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Adaptability Matters: The Challenges and Benefits of Being a Shorter Climber

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Alton Richardson

“I can’t reach!” “That move is too big for me.” “This is a tall person’s route.”

As climbers, we’ve become accustomed to hearing these sentiments expressed on a daily basis, both at the crag and at the gym. While they sometimes hold merit, most of the time they can be chalked up as mere excuses we roll out when we aren’t willing to assess the complex nature of rock climbing—or the skills we’re either lacking or avoiding working on.

Short or tall, all climbers deal with difficulties relating to their physical attributes, height being chief among them. Statements like “He’s taller than me—look how easy that move was for him!” are less about overcoming our personal challenges and more about wallowing in this idea that others somehow have it easier. Generally speaking, we climb for the challenge, so it’s time to accept the fact that the unique challenges you face as a climber are also your best opportunities for growth.

At 5’ 7”, I’m considered a shorter climber for males. I recognized early on that my height could be a limiting factor in how I approached certain moves. This proved especially frustrating when I watched taller climbers reach through moves that I couldn’t. And particularly with indoor competitions, I found that course-setters oftentimes didn’t do the best job considering people of all heights—for example, making moves long to add difficulty and not putting enough footholds to make these reaches feasible for shorter climbers. It would have been easy to accept my fate early on and avoid situations where I felt I was at a disadvantage, but that would have been holding myself back. Instead, I opted to re-contextualize my relationship with climbing. I would focus on mastering climbing movement purely within the confines of my own physical attributes, without comparison to others. It would be a personal journey in which I’d open myself to the creativity allowed by my unique characteristics.

For me, the journey forward looked a little something like this:

1. Acceptance

I am shorter than some people, but taller than others. I am not going to grow anymore. My unique characteristics offer certain challenges when approaching climbing. These challenges are valuable because they offer the most opportunity for growth. They will always be with me, so I may as well face them head-on.

2. Identify the Challenges

Is there a specific move where I’m having trouble reaching the next hold? Have I exhausted all potential foot- and handhold options that could bring that distant target hold within reach?

3. Isolating Opportunities for Growth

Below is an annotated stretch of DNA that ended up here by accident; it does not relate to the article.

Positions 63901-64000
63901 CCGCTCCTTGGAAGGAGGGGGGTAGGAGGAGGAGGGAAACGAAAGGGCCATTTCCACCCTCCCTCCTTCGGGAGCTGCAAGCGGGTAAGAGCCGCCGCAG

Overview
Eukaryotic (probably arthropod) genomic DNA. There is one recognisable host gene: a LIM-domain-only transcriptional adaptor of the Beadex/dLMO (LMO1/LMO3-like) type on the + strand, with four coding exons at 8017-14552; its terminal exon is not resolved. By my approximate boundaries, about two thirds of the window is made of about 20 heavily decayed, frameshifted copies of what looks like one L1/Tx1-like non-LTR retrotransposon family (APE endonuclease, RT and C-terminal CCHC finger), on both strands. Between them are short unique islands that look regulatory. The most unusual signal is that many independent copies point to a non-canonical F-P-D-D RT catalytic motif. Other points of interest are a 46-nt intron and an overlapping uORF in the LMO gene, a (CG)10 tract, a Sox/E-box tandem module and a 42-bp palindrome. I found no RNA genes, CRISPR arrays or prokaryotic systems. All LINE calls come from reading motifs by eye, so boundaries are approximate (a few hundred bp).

The first and most obvious place to improve is with strength. However, strength takes a long time to gain and, if pursued too aggressively, can lead to injuries and other setbacks. I find that the next option—and usually the best option—is improving technique. Specifically with reach issues, one of the best techniques I’ve learned is moving more dynamically.

4. Understanding Dynamic Movement

This begins with relinquishing a bit of control. By moving more dynamically, I have opened myself up to a greater selection of holds and I also move more efficiently on the wall. But it’s important to start small: Hucking the biggest moves without control has always resulted in finding myself back on the mats or hanging on the end of the rope. Dynamic skill needs to be built incrementally.

5. Turn a Weakness into a Strength

Forcing myself to climb more dynamically has changed my entire style and approach to both boulders and routes. I can now alter my pace much more effectively, flowing quickly through strenuous positions, and using my momentum from one move to help carry myself through to the next.

As I’ve learned through my journey, climbing is enjoyable because of the massive variety of unique challenges it offers. As a climber, adaptability is king, and I’ve become far more adaptable with dynamic climbing techniques in my skill set. Short or tall, we all deal with moves that feel a little out of reach. Shorter climbers are at a bit of an advantage because they are forced to adapt to this issue earlier in their climbing progression, while taller climbers—though they have the innate reach advantage—will see gains from learning to climb dynamically as well. We can all stand to adapt. Dynamic climbing is the way forward.

Want more tips, tricks, and technical-movement wisdom like this from professional climber Carlo Traversi? Then visit to sign up for Carlo’s new course, Master Dynamic Movement. In only six short weeks, Carlo will take you from a slow, static slug to a pouncing gazelle who moves up the walls with speed, style, and dynamic efficiency, all for only $50.